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Calculus 1 chain rule

  1. Dec 25, 2013 #1
    I'm not entirely sure if this belongs in homework or elsewhere -- I'm self-teaching working through a basic calculus text, so it's not homework per se. In any case it's a simple differentiation problem wherein I am supposed to differentiate:

    f(x) = x(3x-9)^3
    f'(x) = 3x(3)(3x-9)^2 Applying chain rule
    f'(x) = 9x(3x-9)^2

    I know this isn't the correct answer.

    I was half tempted to multiply out using the binomial theorem but I suspect there's a more efficient way to solve this. How am I to treat the x coefficient? Evidently not as a constant.
     
  2. jcsd
  3. Dec 25, 2013 #2
    Did you see the product rule?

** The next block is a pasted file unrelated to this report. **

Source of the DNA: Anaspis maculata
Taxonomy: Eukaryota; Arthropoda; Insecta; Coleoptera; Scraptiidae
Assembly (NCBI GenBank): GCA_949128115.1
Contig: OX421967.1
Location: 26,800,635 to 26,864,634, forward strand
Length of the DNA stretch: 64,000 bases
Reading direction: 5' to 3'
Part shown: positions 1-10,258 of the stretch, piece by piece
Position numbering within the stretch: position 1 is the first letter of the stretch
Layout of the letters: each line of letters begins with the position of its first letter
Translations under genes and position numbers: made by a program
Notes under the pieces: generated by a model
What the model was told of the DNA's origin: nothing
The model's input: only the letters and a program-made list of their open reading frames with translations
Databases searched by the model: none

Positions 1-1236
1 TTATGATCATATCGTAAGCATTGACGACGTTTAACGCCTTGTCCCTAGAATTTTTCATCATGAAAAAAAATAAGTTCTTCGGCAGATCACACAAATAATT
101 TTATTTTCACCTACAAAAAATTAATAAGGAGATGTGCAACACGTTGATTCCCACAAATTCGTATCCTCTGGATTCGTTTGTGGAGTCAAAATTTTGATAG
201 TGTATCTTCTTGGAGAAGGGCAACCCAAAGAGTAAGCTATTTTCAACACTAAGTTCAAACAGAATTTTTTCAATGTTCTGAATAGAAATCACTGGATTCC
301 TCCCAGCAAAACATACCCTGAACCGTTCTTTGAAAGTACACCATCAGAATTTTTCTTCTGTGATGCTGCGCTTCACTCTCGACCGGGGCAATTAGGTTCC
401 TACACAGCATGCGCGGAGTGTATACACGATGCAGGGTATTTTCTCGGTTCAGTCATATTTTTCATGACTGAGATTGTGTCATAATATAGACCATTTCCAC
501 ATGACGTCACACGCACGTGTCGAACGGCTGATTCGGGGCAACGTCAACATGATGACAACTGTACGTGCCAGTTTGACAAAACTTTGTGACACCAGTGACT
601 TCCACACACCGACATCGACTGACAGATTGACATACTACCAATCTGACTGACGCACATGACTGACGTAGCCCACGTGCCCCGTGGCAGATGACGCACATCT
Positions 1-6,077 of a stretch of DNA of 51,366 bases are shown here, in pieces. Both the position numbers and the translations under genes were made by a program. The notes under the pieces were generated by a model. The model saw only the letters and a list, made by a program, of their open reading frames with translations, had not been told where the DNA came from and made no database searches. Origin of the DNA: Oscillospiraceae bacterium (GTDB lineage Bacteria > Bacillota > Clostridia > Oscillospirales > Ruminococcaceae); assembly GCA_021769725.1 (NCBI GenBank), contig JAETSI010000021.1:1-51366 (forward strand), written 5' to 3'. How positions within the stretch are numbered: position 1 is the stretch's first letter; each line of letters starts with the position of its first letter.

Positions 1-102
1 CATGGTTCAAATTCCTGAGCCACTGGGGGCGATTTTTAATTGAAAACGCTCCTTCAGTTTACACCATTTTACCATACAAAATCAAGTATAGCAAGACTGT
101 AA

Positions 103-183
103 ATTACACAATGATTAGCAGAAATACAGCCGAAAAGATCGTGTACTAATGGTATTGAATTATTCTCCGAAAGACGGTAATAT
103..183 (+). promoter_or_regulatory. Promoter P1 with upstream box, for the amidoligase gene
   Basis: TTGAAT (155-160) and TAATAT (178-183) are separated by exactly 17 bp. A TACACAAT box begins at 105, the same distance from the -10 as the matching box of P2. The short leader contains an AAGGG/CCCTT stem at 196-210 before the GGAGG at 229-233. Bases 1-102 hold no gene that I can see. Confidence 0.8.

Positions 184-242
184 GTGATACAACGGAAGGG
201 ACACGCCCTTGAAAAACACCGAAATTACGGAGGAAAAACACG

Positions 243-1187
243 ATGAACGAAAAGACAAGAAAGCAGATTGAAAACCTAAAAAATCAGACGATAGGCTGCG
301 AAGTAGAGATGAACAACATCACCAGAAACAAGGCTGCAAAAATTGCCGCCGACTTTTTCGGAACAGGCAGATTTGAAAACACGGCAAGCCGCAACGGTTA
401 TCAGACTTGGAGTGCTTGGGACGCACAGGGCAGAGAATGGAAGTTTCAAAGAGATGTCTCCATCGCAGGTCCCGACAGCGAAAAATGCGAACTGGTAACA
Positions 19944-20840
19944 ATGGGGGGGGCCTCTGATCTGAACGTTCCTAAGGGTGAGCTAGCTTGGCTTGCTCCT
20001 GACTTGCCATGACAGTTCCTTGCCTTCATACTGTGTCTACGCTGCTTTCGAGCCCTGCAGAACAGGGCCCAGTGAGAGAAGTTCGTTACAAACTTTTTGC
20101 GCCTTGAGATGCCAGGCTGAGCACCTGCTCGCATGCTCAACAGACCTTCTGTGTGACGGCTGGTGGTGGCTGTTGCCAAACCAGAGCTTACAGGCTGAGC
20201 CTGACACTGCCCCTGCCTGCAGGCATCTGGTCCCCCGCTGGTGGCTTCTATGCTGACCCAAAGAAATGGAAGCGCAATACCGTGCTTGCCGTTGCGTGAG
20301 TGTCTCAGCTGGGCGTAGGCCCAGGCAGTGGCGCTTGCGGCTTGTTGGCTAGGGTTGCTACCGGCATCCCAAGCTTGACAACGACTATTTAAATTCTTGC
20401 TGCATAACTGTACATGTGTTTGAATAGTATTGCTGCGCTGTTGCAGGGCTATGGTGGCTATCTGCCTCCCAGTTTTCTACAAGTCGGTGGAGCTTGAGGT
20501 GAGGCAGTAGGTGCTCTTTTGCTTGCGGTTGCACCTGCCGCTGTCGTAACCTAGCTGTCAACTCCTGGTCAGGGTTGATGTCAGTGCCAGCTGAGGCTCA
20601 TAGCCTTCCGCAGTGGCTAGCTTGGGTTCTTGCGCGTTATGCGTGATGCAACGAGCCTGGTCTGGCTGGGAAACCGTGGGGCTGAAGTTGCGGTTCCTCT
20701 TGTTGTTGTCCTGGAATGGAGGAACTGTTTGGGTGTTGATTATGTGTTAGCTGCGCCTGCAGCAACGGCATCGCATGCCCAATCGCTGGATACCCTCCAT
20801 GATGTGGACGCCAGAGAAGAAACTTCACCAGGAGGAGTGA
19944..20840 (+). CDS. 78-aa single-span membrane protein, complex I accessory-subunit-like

[tex](fg)^\prime = f^\prime g + fg^\prime[/tex]
     
  4. Dec 25, 2013 #3

    HallsofIvy

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    You have to use the product rule first, then the chain rule.

    Of, since [itex]x= (x^{1/3})^3[/tex], f(x)= (x^{1/3}(3x- 9))^3= (3x^{4/3}- 9x^{1/3})^3
    and now use the chain rule.
     
  5. Dec 26, 2013 #4

    NascentOxygen

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    There, itex fixed. :wink:
     
  6. Dec 26, 2013 #5

    HallsofIvy

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    Thanks!:redface:
     
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